Erin Spatz: The seasons of life

  • Tuesday, July 23, 2013

All of life is broken up into seasons. Some seasons you move through quickly, and others seem to take forever. When Dylan was a newborn I remember calling my mom, crying. I was so tired and I was convinced that I would never get to sleep again until I was in my coffin. That season of my life felt like forever. Looking back, it was such a small part of my life. Three months actually, and then my sweet baby slept through the night.

It’s so easy to lose yourself in those seasons and think they won’t end. But, seasons always change. I am entering a season in which I will no longer have babies at home.
All of my kids will be school age. I am not sure how equipped I am for this. I see other moms with their kids all in school and they seem to know what they are doing, And they look like they are really enjoying it. I, however, am mourning the loss of the baby season. I feel completely unprepared and unsure of myself. Mothering babies seems like a cake walk to what’s approaching.
But when I think back to when all my kids were really little, when I had a first grader, a preschooler, a toddler and a newborn, I know that I had lost myself. All I was, every moment, was mommy. I had no real name of my own. I had no skills other than nursing, diaper changing and cleaning up messes. There was a time, when leaving the house was a well-timed, well planned event. My only alone time was after the kids were asleep, and I would stand in the shower and cry, thinking all I am is a glorified day care provider. On the rare occasions that I would got to the grocery store alone I would drag that time out as long as possible. Enjoying the feeling of no one hanging on me.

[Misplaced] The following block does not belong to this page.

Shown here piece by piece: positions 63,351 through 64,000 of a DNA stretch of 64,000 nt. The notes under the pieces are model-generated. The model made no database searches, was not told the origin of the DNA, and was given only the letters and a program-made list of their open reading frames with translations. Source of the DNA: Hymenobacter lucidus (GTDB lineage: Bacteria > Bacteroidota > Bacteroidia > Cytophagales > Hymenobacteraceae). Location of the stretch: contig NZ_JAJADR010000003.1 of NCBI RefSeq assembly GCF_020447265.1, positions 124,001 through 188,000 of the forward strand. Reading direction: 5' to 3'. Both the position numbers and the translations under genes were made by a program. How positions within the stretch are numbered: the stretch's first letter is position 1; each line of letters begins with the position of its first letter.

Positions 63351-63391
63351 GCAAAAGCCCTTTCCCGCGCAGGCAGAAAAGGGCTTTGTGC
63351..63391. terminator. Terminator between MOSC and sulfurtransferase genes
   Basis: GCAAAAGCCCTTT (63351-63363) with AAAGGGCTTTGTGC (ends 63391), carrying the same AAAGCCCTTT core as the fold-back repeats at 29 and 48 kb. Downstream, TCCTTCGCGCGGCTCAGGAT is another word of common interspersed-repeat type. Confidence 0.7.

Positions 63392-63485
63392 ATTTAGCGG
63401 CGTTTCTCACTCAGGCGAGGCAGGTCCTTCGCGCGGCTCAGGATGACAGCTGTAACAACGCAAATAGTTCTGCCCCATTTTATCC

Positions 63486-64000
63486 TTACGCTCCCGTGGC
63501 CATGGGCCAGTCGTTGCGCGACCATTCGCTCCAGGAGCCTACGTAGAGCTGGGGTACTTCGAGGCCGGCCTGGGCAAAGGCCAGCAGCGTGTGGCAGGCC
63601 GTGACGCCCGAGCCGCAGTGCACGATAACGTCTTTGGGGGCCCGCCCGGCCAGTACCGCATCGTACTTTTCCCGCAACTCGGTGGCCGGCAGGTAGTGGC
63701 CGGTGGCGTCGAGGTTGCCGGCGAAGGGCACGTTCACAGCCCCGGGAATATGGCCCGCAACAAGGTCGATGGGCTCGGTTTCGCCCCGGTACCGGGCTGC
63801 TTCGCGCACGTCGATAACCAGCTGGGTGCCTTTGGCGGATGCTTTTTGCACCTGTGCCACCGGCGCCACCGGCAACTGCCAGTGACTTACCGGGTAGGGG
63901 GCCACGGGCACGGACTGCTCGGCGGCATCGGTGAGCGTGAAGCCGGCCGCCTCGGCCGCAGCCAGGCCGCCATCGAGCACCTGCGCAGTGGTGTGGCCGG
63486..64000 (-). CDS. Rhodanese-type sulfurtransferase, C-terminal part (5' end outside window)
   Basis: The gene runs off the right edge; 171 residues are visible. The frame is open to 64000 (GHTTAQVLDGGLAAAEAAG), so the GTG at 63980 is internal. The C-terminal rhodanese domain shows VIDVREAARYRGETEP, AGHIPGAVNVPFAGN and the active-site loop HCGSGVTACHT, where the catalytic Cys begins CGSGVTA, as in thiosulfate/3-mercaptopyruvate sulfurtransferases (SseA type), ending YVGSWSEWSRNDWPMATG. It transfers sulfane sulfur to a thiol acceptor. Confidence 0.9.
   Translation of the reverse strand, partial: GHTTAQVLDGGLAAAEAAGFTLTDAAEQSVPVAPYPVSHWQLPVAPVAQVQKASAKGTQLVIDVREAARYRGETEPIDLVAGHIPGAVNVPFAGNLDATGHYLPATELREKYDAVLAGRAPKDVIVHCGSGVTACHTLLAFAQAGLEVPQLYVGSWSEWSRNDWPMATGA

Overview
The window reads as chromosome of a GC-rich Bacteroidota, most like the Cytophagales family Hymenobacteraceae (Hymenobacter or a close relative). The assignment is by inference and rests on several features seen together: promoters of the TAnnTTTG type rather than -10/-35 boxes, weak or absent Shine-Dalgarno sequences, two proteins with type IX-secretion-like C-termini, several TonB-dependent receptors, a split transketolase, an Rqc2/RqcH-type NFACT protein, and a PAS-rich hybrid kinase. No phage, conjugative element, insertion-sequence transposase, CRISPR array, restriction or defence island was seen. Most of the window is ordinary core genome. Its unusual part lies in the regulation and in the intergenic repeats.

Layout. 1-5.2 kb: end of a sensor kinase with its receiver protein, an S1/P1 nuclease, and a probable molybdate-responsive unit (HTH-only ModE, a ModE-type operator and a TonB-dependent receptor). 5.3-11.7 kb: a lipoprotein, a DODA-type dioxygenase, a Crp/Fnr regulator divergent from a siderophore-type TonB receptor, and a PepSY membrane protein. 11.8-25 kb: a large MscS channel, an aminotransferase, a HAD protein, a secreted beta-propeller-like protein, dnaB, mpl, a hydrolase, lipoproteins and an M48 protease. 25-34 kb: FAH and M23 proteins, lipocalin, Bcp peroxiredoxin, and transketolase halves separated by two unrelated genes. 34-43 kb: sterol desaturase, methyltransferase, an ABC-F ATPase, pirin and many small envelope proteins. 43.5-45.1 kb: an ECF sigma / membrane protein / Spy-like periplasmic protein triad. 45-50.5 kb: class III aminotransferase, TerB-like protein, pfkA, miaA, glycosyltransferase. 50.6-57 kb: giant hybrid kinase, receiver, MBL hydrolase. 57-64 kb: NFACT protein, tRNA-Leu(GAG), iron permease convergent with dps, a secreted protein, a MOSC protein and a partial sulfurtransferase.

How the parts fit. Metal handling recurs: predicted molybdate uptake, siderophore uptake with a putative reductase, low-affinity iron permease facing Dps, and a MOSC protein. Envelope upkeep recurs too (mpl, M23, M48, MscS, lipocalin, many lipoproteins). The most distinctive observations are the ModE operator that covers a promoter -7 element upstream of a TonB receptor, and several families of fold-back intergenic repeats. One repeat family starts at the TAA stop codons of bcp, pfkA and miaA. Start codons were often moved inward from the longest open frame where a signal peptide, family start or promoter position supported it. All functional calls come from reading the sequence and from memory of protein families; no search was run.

The reality is that what I was doing was losing myself, temporarily, for a season, to pour myself out into my children. And the feelings of being nobody but a mom, came from completely emptying myself into my sweet children.
I often compared myself to other moms who seemed to have time for the gym or to volunteer for things that I would have loved to have done, but couldn’t. I lost myself when I focused on the limitations of being the mommy to four small kids.
I lost myself when I couldn’t balance being mommy and keeping myself on the to-do list, let alone on the top of the list.
 I lost myself, but the good news is that it is really hard to stay lost. As your babies get older and they need you in different ways, you start to reappear. It is a slow reappearing, like a hibernating animal after a long winter. You have to hibernate yourself for a season of winter, while you help your children flourish.
It feels like the longest winter in the history of the world.  But, your spring is coming.

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